As I referenced above, having a leader who can plainly articulate the company’s mission and direction goes a really long way towards being the Captain of the boat that others want to follow. It’s like saying “here’s our destination and this is how we are going to get there” in a way that everyone can get on board with.

Another critical component of everyone helping to sail the boat in the right direction is knowing what your portion is all about. How are you helping the boat move towards its destination in the manner than is consistent with the leaders’ vision?

If you have a boss or a manager that can show you what it takes for not only you to be successful, but also how your performance helps the company’s success then you’ve got a winner. A boss with superior communication skills.

Build Better Teams

Most of us work in teams of some sort or another. During the course of my career, I have led teams up to 80 and also been an individual contributor.

In my individual contributor roles, I have been part of a larger team. Even if you are in business for yourself, you have to interact with others in one manner or another.

If you have strong communication skills, it helps to build better teams. This is true whether you are in an IT department with 100 other fellow programmers or if you own your own business and have customers or vendors you communicate with.

When you showcase your robust ability to communicate well with others while interacting with them, you are building a better team.

Now let’s jump in to how to improve communication skills to help you pave the way for your workplace success.

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How to Improve Communication Skills for Workplace Success

There are many tips, tricks, and techniques to improve communication skills. I don’t want to overwhelm you with too much information, so let’s focus on the things that will provide the biggest return on your time investment.

Most of these tips will be fairly easy to become aware of but will take time and effort to implement. So let’s go!

1. Listen

Ever heard the saying you have two ears and one mouth for a reason? If you haven’t, then here’s the reason:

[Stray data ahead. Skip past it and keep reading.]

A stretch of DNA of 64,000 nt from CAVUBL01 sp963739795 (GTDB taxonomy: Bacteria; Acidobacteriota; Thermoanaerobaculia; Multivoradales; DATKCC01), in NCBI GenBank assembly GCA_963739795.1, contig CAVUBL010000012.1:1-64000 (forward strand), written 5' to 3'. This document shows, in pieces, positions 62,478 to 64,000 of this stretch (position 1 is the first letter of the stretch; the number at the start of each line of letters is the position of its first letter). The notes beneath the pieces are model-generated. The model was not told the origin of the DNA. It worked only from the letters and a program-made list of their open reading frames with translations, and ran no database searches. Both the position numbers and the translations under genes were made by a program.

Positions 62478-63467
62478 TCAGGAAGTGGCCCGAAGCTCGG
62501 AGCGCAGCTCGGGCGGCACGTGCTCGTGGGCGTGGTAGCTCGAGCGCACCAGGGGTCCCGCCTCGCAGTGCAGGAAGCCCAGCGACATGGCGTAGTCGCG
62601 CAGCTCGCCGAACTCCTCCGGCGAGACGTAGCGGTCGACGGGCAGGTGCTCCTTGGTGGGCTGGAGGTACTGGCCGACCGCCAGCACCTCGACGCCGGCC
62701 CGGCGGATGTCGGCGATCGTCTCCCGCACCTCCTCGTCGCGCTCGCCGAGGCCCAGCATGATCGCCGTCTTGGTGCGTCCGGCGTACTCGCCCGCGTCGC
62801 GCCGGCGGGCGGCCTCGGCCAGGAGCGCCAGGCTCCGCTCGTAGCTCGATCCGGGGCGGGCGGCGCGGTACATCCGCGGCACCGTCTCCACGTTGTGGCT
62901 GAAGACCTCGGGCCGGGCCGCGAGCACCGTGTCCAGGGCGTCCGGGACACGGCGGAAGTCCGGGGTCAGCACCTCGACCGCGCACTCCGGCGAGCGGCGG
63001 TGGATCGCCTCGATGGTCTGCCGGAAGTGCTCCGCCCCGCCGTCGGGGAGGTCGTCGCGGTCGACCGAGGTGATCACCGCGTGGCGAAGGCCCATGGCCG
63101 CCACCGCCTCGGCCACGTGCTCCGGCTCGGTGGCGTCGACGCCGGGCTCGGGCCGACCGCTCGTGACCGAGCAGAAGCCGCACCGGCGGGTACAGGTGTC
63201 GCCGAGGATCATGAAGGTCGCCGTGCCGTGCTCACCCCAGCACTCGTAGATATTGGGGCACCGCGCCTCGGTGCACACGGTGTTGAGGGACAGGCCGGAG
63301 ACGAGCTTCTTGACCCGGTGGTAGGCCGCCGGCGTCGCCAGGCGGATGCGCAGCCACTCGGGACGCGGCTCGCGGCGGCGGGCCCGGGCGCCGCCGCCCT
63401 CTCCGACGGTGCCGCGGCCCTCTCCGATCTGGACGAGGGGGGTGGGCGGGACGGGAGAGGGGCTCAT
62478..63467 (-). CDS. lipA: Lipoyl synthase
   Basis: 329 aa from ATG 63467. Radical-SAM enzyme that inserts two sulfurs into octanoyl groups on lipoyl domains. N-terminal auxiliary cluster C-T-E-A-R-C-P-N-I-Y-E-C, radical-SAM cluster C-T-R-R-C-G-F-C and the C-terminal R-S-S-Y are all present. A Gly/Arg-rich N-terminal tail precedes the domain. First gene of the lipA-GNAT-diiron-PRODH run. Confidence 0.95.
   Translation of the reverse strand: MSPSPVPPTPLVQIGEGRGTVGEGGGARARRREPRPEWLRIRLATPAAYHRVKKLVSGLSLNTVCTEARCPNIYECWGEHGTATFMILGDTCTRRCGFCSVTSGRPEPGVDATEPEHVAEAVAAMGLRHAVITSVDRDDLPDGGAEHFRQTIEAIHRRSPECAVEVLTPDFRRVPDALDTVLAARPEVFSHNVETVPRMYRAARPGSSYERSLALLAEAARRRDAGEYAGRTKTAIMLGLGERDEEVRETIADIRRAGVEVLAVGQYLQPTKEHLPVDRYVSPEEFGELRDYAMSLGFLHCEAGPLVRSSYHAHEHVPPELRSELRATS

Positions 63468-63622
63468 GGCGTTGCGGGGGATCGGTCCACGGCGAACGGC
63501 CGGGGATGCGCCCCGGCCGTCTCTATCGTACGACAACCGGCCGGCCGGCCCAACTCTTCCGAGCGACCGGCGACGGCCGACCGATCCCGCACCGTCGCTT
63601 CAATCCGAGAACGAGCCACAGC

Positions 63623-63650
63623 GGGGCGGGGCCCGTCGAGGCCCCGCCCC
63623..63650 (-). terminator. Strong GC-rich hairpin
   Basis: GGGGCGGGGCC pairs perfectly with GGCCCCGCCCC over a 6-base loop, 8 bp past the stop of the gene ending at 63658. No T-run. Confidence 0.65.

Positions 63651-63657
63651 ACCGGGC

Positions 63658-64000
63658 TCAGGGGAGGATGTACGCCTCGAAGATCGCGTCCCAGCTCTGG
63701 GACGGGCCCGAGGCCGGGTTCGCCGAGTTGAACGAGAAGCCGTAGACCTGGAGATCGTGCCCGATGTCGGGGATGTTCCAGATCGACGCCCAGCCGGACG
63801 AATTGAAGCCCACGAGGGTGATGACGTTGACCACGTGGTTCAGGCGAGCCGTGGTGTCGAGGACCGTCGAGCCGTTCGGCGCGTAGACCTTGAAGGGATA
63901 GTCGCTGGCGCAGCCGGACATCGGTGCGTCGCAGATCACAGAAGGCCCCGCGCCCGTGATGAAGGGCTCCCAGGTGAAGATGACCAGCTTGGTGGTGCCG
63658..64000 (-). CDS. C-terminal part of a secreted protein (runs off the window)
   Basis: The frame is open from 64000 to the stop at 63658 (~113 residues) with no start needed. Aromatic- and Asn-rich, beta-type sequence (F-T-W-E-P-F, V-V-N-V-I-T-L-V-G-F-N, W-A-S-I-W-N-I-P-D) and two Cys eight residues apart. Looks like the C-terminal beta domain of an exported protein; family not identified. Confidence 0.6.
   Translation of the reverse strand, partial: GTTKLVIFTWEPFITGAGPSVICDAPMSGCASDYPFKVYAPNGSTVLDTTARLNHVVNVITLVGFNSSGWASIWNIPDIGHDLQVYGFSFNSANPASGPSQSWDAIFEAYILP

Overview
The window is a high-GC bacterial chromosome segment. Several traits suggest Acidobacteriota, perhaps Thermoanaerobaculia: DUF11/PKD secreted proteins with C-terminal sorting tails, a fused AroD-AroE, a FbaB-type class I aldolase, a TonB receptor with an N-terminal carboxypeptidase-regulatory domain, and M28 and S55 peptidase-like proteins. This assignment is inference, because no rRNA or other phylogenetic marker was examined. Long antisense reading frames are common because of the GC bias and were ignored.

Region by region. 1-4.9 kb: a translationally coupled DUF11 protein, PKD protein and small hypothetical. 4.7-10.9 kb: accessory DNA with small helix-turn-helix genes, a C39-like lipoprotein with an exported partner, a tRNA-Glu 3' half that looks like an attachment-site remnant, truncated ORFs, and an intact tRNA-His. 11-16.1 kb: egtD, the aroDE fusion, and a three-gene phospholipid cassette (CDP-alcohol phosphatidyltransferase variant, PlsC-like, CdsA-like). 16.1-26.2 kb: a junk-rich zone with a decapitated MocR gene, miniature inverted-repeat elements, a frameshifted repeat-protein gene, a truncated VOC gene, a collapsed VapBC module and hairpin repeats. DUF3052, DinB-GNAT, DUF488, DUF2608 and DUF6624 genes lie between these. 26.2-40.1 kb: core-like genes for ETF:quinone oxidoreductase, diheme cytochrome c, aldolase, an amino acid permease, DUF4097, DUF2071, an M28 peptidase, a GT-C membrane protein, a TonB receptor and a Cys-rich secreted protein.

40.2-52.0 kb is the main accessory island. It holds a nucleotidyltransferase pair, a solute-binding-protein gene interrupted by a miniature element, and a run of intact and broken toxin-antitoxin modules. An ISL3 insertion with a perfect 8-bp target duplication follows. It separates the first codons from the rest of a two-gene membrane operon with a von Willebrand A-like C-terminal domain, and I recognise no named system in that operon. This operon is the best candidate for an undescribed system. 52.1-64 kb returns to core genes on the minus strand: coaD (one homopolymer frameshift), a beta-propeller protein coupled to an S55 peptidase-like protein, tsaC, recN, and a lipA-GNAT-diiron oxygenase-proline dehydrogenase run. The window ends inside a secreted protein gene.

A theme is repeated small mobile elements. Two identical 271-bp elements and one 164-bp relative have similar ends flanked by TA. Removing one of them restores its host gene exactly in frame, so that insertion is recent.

Being a good listener is half the equation to being a good communicator.

People who have the ability to really listen to someone can then actually answer questions in a meaningful way. If you don’t make the effort to actively listen, then you are really doing yourself and the other person a disservice in the communication department.

Know that person who is chomping at the bit to open his or her mouth the second you stop talking? Don’t be that person. They haven’t listened to at least 1/2 of what you’ve said. Therefore the words that spill out of their mouth are going to be about 1/2 relevant to what you just said.

Listen to someone completely and be comfortable with short periods of silence. Work on your listening skills first and foremost.

2. Know Your Audience

Knowing your audience is another critical component to having strong communication skills. The way you interact with your manager should be different than how you interact with your kids. This isn’t to say you need to be a different person with everyone you interact with. Far from it.

Here is a good way to think about it:

Imagine using your the same choice of words and body language you use with your spouse while interacting with your boss. That puts things in a graphic light!

You want to ensure you are using the type of communication most relevant to your audience.

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3. Minimize

I have lunch with a business associate about 3 times a year. We’ve been talking for several years now about putting a business deal together.